For well over a century, Christian Zionists have been steadfast in their support for a Jewish homeland. Emerging from this movement, Evangelical Christians have formed the foundation of the Christian Zionist movement due to a number of theological, moral, and political reasons. At the same time, there has been a movement among mainline Protestants, including the Presbyterian Church, who have grown more critical of Israel. With the support of anti-Israel Palestinian groups as well as non-governmental organizations funded by liberal philanthropists like George Soros, some are seeking to threaten Evangelical support for Israel. Can Israel and the Jewish people take Evangelical support for granted? Or will Evangelicals follow the path of mainline Protestant groups and their growing criticism of Israel?
Coming off of what many observers characterized as an off year in terms of getting its agenda implemented in Washington, DC, the American Israel Public Affairs Committee (AIPAC) is welcoming upwards of 14,000 attendees at its March 2-4 annual policy conference, which will set the pro-Israel lobby’s 2014 initiatives. Chief among the organization’s priority items will likely be America’s continued negotiations aimed at preventing a nuclear-armed Iran and the emerging contours of a possible peace deal between Israel and the Palestinian Authority being brokered by Secretary of State John Kerry.
For four days, from Feb. 16-19, 2,135 people—61 percent between the ages of 18 and 34— participated with world Jewish leaders in an online “jam session” organized through a joint initiative between the government of Israel and an entity being termed world Jewry. The initiative, said Minister of Jerusalem and Diaspora Affairs Naftali Bennett, was about “hearing new ideas and empowering Jews from around the world to take part in the debate over which direction Israeli-Diaspora relations should take in the years to come.” Both insiders and outsiders say there are still too many unknowns to judge whether the project can and will be successful.
Following a slow start mobilizing support to block bipartisan efforts in the Senate and House to place additional sanctions on Iran, opponents of new sanctions—backed by the White House—have organized to make their voices heard. By working behind the scenes, this bipartisan group may have been effective in stopping Congress from acting on sanctions legislation.
Presbyterian Church (USA) has come under fire for its new study guide on the Arab-Israeli conflict, which critics contend is a “hateful document” that “promotes the eradication of Israel” by targeting the core tenets of Zionism and Christian Zionism. The guide promotes historical figures who have “lost the argument over the need for a Jewish state and then presents them as credible voices to non-Jews,” said Dexter Van Zile, Christian Media Analyst for the Committee for Accuracy in Middle East Reporting in America.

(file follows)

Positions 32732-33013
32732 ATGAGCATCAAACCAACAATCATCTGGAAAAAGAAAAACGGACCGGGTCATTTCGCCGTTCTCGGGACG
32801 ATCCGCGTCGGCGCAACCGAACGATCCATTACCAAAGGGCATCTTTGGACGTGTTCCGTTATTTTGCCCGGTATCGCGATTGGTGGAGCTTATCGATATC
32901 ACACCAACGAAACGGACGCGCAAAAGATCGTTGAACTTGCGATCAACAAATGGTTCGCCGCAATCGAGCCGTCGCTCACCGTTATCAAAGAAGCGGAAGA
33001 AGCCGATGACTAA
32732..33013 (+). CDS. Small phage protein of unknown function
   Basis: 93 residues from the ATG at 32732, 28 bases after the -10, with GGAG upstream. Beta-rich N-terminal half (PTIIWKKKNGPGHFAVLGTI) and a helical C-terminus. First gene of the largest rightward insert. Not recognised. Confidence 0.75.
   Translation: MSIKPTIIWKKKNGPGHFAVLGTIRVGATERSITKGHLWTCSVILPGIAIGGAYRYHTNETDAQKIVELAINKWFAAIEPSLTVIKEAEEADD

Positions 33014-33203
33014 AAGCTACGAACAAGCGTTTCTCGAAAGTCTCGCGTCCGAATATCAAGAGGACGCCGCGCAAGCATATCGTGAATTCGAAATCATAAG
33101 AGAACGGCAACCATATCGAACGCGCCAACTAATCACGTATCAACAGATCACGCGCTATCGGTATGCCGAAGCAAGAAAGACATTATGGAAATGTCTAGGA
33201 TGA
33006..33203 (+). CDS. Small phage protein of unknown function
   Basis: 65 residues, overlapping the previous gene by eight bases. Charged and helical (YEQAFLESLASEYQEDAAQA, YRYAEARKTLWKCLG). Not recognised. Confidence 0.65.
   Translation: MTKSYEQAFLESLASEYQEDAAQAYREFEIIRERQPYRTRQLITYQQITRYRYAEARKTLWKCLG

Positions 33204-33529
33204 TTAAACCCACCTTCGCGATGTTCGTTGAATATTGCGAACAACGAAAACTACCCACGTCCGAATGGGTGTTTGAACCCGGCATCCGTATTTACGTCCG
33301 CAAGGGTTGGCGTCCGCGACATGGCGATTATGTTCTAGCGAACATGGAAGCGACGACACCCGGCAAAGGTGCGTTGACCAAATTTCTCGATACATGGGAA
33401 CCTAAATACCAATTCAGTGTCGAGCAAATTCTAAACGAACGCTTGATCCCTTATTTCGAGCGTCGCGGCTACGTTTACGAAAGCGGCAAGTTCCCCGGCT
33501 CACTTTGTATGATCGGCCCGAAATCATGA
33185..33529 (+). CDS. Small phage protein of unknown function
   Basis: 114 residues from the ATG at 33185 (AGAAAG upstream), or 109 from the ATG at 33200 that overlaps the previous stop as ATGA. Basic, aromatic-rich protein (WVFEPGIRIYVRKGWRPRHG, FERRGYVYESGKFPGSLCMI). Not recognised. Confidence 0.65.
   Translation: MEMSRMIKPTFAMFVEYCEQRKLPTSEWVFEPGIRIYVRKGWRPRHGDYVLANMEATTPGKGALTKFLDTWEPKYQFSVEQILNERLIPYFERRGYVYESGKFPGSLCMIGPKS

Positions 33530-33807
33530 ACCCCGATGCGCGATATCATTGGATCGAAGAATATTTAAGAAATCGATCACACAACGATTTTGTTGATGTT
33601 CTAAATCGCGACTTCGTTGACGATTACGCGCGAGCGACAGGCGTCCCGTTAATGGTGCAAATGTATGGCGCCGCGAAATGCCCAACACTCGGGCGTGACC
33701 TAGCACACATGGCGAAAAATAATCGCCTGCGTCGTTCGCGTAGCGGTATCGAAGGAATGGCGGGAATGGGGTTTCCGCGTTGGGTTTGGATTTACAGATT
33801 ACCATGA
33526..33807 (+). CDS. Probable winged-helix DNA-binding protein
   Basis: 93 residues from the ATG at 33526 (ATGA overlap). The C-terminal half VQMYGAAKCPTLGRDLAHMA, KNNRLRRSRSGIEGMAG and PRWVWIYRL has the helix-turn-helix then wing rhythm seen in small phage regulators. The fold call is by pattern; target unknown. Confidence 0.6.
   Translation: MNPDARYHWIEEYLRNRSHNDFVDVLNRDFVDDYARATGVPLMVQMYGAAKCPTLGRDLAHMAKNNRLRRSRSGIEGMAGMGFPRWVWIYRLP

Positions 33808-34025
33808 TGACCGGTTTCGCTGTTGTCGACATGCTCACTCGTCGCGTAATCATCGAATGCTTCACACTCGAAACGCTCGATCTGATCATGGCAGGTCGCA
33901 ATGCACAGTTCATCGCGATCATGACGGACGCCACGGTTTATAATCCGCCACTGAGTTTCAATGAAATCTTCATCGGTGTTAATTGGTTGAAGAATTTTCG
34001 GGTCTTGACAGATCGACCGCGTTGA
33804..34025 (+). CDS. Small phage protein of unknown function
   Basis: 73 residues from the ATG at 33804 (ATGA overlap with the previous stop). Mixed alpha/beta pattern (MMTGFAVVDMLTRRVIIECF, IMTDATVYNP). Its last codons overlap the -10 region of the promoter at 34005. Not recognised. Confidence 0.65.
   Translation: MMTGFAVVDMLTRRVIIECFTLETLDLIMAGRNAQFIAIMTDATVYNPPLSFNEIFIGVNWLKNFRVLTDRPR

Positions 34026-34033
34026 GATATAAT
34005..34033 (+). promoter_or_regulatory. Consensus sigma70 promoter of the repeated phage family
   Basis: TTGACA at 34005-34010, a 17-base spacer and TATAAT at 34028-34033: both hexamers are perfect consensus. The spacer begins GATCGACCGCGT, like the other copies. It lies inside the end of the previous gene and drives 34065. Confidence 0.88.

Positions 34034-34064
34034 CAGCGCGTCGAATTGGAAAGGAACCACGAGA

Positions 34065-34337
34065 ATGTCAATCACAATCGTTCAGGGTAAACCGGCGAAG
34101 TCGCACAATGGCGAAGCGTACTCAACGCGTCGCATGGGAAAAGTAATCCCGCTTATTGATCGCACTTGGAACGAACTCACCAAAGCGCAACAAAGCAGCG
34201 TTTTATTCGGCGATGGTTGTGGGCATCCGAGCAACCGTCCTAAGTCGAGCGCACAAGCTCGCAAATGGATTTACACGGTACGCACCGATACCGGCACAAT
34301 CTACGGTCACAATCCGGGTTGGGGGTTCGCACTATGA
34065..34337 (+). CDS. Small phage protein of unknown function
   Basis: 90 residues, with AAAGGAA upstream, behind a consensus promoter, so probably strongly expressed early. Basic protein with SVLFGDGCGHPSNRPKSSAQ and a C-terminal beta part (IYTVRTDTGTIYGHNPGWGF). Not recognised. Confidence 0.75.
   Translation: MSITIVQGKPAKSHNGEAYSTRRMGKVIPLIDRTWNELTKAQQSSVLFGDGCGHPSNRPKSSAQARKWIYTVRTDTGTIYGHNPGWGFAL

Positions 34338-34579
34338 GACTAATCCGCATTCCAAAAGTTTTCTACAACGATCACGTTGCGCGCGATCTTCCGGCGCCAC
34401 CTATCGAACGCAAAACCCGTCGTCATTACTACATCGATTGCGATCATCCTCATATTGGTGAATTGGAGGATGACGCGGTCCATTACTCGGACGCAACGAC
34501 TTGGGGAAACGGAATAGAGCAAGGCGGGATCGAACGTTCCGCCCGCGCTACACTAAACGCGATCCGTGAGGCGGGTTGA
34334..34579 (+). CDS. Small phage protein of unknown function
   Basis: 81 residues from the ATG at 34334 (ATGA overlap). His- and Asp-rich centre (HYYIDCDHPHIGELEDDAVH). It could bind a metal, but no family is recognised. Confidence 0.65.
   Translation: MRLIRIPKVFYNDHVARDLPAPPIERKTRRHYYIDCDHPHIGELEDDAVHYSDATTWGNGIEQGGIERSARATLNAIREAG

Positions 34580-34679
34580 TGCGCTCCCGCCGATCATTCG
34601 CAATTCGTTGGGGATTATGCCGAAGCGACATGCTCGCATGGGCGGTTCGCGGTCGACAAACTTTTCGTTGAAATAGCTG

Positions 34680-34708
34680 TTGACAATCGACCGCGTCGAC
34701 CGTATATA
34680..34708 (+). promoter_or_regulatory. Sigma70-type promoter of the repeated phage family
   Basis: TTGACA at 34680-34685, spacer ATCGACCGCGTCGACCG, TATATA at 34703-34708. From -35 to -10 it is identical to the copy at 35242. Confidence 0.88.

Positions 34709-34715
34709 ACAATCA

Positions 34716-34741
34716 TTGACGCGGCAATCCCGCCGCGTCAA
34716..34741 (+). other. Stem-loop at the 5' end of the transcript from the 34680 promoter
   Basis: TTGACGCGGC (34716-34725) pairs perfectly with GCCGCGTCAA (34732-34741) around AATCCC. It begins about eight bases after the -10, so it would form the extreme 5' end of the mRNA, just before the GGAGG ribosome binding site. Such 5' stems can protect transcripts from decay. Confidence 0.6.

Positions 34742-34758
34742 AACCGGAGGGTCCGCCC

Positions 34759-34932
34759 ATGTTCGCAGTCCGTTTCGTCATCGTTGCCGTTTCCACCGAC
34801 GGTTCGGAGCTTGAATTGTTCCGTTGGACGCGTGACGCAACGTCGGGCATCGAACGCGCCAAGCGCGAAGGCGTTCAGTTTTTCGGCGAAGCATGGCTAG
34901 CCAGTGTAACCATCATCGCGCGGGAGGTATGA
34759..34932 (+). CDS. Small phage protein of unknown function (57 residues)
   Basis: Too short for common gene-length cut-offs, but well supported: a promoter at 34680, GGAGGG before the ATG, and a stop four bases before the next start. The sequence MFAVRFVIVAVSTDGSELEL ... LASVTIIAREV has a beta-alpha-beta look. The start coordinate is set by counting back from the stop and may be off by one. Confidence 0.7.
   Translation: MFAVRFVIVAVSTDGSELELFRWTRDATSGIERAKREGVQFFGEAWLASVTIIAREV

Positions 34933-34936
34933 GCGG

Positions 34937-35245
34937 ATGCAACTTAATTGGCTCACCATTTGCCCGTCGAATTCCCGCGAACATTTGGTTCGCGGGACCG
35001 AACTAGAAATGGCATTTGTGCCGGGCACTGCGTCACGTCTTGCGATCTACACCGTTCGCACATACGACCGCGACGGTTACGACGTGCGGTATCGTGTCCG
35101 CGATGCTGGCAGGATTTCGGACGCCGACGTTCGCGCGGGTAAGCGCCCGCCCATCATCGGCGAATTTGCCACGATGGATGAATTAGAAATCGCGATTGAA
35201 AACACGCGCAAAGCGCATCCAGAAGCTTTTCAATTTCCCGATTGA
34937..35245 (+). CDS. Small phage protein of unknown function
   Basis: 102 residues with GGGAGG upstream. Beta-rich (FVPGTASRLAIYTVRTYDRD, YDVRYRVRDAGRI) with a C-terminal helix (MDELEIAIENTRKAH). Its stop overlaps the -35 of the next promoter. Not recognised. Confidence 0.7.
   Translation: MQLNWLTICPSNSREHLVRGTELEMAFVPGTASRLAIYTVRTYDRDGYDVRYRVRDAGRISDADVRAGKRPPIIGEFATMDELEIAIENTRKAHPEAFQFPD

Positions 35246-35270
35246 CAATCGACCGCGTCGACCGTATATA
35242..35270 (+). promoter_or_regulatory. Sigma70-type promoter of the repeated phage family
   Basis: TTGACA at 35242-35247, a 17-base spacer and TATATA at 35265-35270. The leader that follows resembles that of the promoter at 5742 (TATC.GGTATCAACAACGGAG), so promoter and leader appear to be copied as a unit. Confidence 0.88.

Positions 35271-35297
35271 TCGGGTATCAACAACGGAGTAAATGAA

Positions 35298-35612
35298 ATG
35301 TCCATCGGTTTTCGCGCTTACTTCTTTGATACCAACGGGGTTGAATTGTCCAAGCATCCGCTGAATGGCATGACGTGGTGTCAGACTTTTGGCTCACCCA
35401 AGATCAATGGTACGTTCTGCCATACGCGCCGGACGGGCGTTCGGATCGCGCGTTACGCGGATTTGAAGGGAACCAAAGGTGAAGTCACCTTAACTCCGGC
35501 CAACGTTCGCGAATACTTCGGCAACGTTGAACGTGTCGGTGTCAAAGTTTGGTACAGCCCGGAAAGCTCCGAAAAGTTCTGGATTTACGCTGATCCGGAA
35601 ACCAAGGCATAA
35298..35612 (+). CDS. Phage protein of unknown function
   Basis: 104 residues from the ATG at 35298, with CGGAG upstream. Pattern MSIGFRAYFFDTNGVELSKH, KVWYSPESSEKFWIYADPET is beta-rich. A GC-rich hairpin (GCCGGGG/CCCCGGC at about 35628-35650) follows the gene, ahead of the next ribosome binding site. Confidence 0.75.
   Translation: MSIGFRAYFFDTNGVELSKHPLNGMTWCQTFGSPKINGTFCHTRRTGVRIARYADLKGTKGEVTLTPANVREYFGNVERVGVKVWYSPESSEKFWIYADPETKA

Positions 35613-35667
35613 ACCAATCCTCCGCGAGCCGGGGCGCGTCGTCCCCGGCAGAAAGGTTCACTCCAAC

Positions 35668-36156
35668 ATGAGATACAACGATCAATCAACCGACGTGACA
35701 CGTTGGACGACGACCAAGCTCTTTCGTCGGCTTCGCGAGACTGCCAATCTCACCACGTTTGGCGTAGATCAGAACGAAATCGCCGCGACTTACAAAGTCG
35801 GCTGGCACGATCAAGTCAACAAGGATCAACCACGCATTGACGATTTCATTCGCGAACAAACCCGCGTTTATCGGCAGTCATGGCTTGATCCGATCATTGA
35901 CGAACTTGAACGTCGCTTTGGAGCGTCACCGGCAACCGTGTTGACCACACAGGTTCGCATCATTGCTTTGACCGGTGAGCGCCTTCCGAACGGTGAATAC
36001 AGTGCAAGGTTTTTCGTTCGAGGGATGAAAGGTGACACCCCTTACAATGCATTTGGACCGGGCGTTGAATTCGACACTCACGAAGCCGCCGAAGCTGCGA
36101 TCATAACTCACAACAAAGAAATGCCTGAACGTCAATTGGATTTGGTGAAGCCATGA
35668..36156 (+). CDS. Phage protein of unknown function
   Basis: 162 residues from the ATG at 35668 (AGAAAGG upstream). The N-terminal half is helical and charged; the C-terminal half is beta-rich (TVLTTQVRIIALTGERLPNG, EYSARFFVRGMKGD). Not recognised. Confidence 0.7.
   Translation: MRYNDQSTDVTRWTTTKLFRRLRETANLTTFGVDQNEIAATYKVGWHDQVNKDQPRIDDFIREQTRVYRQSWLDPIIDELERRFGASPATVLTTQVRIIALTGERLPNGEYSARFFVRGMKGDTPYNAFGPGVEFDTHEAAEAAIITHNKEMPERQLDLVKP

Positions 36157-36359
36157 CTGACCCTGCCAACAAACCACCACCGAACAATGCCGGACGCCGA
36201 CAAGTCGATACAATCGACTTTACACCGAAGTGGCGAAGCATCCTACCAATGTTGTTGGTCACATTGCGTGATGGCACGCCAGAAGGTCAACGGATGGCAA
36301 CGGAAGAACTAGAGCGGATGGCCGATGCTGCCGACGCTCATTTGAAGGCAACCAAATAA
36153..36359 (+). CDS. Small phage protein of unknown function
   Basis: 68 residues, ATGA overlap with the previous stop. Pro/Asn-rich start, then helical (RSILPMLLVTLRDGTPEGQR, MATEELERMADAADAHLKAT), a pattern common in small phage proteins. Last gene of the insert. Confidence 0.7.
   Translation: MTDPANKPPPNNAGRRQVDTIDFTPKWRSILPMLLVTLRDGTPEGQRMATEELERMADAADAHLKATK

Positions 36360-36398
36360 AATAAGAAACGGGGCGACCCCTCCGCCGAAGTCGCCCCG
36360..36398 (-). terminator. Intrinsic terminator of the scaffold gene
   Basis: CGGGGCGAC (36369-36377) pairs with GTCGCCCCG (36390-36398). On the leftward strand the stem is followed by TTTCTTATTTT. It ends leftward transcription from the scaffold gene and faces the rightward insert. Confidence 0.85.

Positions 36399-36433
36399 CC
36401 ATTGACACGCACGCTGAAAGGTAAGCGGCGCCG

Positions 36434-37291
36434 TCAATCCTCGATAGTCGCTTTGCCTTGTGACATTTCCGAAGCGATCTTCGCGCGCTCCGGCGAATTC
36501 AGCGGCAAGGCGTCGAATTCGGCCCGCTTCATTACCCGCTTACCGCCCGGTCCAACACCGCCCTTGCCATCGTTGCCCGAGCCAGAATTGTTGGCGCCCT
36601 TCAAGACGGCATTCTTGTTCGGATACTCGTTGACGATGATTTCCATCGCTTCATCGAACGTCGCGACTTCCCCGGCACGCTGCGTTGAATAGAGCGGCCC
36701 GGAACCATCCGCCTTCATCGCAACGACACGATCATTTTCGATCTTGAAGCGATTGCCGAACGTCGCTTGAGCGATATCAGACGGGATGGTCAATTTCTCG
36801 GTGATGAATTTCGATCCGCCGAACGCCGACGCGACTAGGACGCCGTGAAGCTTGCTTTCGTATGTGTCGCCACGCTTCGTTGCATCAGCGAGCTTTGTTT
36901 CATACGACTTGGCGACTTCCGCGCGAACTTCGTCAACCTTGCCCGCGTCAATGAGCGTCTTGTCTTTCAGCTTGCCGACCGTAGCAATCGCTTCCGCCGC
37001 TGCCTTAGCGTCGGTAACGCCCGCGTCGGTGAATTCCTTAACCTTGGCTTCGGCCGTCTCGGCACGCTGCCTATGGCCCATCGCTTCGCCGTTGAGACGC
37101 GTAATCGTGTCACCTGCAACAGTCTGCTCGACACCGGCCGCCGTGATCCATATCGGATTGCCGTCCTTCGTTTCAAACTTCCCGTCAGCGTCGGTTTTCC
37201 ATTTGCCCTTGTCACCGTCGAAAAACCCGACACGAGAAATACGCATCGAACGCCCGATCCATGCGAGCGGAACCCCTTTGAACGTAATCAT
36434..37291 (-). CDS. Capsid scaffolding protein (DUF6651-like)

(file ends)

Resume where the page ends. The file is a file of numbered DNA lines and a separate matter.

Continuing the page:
Aviva Sufian was just 8 years old when her mother took her to an American Gathering of Jewish Holocaust Survivors event in Philadelphia in 1985. She remembers survivor after survivor standing up and announcing, “My name is, and this is where I’m from.” Sufian— whose career has focused on the elderly, both in the Jewish communal and government sectors—in late January was named the first special envoy for U.S. Holocaust survivor services. “In many ways, I feel like stepping into this role is coming home to an issue very near and dear to my heart,” she said in an interview with JNS.org.
Efforts to keep a significant collection of artifacts seized from Iraq’s Jewish community by Saddam Hussein from being returned to the Gulf nation by the United States may be picking up steam on Capitol Hill. With just months to go before a June deadline mandates the return of the religious archive, U.S. Sens. Pat Toomey (R-PA), Richard Blumenthal (D-CT) and Chuck Schumer (D-NY) are shepherding a resolution that asks the State Department to renegotiate an earlier agreement reached with the Iraqi government.
With the Winter Olympics underway in Sochi, Russia, the Jewish debate on the games mirrors the discourse taking place in the broader international and athletic communities. While some Jews say they view the games purely as sport—with social or political issues not factoring into their evaluation—not all can ignore Russia’s controversial “gay propaganda” legislation, political detentions, allegations of Olympic corruption, and the recent terrorist threats against the games.